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The Drug Enforcement Administration Helps Kickstart the Second At-Risk Teenager Lowrider Bike Club in New Mexico

Española Lowrider Bike Club Showcases Teenagers’ Customized Bikes at the Museum of Spanish Colonial Art
February 14, 2024

Española Lowrider Bike Club student Amor Altamirano gets help from local artist and Bike Club mentor Cruz López  Española Lowrider Bike Club student adds fine details to her Lowrider creation

ALBUQUERQUE – On February 16, the Española Lowrider Bike Club will be showcasing a dozen teenagers’ customized bikes at their exhibition opening reception at the Museum of Spanish Colonial Art in Santa Fe. Teenagers involved in the Española Lowrider Bike Club have been building and customizing their bikes at the Española YMCA Teen Center, where they were given a basic frame and given the opportunity to work with a variety of skilled teachers and mentors from the Española lowrider community on assembling, fabricating, grinding, sanding, and sculpting their bikes.

Española is the second community in New Mexico that has received funding from the Drug Enforcement El Paso Division through the agency’s Operation Engage initiative, with Albuquerque being the first. Operation Engage is a comprehensive community-level approach to bridging the gap between public health and public safety to address the drug epidemic through prevention strategies like lowrider bike clubs. “The DEA is proud to have been a financial partner in this lowrider bike club, as part of Operation Engage,” said Towanda R. Thorne-James, Special Agent in Charge of the DEA’s El Paso Division, which covers the state of New Mexico. “DEA provided the seed money to get it started, but we need the community to water that seed and make it into a sustainable program.”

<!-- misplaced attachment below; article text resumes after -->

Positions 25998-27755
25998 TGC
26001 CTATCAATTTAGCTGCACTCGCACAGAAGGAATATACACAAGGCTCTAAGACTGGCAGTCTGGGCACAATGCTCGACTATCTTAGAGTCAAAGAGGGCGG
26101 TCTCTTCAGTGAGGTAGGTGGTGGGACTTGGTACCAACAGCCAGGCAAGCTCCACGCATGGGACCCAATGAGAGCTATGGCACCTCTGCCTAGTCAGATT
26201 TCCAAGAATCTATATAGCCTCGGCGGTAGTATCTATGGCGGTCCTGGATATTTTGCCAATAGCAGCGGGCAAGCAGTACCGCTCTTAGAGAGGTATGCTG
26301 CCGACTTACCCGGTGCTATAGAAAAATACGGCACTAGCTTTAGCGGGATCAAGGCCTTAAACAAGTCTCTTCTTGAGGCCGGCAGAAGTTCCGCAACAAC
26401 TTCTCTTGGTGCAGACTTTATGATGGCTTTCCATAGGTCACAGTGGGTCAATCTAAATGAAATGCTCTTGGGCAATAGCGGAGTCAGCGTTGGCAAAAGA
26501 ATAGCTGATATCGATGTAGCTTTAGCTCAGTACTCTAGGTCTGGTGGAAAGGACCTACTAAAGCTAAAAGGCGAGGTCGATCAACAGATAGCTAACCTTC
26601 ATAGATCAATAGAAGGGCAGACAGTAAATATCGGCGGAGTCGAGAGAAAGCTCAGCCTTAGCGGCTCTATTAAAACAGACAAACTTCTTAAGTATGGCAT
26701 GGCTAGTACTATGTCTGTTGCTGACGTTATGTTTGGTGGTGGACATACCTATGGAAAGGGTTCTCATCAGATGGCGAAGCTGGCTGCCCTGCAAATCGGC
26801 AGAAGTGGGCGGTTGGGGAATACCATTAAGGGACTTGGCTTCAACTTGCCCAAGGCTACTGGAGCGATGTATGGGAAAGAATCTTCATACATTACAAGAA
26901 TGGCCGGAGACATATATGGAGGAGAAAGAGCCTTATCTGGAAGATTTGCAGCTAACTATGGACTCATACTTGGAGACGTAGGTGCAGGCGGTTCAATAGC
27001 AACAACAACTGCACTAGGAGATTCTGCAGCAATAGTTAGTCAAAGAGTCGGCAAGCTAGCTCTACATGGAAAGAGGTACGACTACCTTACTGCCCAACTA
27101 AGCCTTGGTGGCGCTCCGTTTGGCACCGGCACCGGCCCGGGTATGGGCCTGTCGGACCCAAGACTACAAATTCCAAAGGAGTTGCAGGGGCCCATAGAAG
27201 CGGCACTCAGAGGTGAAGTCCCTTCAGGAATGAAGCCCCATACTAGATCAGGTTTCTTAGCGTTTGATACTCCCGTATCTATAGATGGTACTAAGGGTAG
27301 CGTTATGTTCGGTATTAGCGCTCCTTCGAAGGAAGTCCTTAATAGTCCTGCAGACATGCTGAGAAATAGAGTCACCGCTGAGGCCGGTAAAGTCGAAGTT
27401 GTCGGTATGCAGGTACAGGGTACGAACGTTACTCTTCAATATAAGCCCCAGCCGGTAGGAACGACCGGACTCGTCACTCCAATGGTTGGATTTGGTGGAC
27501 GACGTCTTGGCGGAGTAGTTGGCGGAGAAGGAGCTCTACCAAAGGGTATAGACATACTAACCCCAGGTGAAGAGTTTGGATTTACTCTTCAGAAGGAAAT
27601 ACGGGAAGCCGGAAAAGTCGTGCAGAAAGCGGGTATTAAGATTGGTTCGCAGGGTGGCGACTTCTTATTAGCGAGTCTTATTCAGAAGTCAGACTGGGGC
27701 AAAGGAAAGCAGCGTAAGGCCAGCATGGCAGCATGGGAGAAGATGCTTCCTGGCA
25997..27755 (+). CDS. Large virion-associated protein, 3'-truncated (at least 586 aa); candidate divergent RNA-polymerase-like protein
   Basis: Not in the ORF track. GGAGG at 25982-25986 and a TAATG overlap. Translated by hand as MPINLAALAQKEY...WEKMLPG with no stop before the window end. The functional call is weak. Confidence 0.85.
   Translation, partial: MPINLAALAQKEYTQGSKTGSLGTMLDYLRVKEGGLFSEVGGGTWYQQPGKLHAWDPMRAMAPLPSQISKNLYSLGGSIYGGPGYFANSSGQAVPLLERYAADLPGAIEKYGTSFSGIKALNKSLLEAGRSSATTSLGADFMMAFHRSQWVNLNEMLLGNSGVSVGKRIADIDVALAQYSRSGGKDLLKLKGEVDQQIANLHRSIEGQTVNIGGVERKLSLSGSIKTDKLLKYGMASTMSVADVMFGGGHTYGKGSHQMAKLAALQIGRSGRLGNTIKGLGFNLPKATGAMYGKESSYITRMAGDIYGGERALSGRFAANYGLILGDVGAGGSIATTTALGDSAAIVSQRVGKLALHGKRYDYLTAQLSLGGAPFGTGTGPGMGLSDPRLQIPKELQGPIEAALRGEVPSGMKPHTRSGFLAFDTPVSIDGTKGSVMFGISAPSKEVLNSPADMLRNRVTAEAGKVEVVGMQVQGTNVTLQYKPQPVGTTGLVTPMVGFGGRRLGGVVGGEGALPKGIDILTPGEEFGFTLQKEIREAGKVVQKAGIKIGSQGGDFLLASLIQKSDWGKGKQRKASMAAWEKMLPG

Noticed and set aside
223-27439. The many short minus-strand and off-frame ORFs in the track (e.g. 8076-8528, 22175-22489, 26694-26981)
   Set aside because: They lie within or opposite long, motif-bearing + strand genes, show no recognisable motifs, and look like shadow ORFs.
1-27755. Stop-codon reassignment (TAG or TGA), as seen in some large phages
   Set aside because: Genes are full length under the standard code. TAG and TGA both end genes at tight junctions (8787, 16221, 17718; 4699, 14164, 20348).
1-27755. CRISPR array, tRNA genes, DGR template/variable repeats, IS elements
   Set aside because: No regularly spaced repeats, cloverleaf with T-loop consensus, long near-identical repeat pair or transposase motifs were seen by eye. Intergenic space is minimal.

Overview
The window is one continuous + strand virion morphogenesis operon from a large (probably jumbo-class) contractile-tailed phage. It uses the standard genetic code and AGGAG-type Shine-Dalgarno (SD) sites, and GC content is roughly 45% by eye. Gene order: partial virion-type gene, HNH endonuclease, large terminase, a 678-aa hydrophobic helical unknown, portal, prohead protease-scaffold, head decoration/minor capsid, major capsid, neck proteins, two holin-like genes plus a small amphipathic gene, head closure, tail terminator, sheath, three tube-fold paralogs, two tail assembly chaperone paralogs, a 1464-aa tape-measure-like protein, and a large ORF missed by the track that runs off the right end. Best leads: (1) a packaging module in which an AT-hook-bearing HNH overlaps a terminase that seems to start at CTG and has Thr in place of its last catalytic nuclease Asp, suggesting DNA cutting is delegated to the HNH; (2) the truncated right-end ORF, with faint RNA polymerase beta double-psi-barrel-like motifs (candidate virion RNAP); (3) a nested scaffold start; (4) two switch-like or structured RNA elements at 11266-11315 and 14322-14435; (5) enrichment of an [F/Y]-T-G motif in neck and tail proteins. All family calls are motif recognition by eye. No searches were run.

Seed funding available through DEA’s Operation Engage initiative has proven to be effective in growing these lowrider bike clubs, as seen through the amount of community interest in mentorship that each club cultivates. “We are greatly appreciative of DEA’s support in helping us kick-start our Duke City Leadership Lowrider Bike Club supporting at-risk teens in Albuquerque last year, and we are excited to now have many of our lowrider mentors and police officer mentors wanting to come back for our second year of the program,” said Albuquerque City Councilor Klarissa Peña. “We are excited to see that Española is creating these same opportunities for their youth and that their community is engaged in the club.”

Over the past four years, Councilor Peña’s office has been convening a national network of communities that are all working to celebrate lowrider culture through a combination of lowrider-based youth programming and legislative action. One of those communities, Olathe, KS, pioneered the mentorship-based lowrider bike club model and has supported Albuquerque and Española in launching their own lowrider bike club chapters over the past few years. “As the founder of the Leadership Lowrider Bike Club, I am so proud to see all of the chapters doing so great,” Erik Erazo, Executive Director of Student & Community Engagement at Olathe Public Schools. “I love seeing our Bike Club family grow.”

Teens have been participating in the Española Lowrider Bike Club since last Spring and the exhibition at the Museum of Spanish Colonial Art will be their first opportunity to showcase all of their hard work. The development of the bike club has been a community-driven project with involvement from the Española non-profit organization Hands Across Cultures, the Española Lowrider Museum Coalition, Connecting Our Voices, and the Española YMCA Teen Center.

“The Española Lowrider Bike Club was truly a collaborative effort among leaders in our lowrider community, caring adults from all participating organizations, and the teens from the Española YMCA,” said Diego Lopez, Executive Director of Hands Across Cultures. “We wish to thank the DEA Operation Engage program and the other lowrider bike club chapters for their ongoing support and vision. We were able to form positive relationships and build resiliency through this project. La Cultura Cura."

The bike club’s opening reception at the Museum of Spanish Colonial Art (750 Camino Lejo, Santa Fe) on February 16 will have a preview for members of the Spanish Colonial Arts Society from 4:30-5 p.m. and will later be open to the public from 5-6:30 p.m.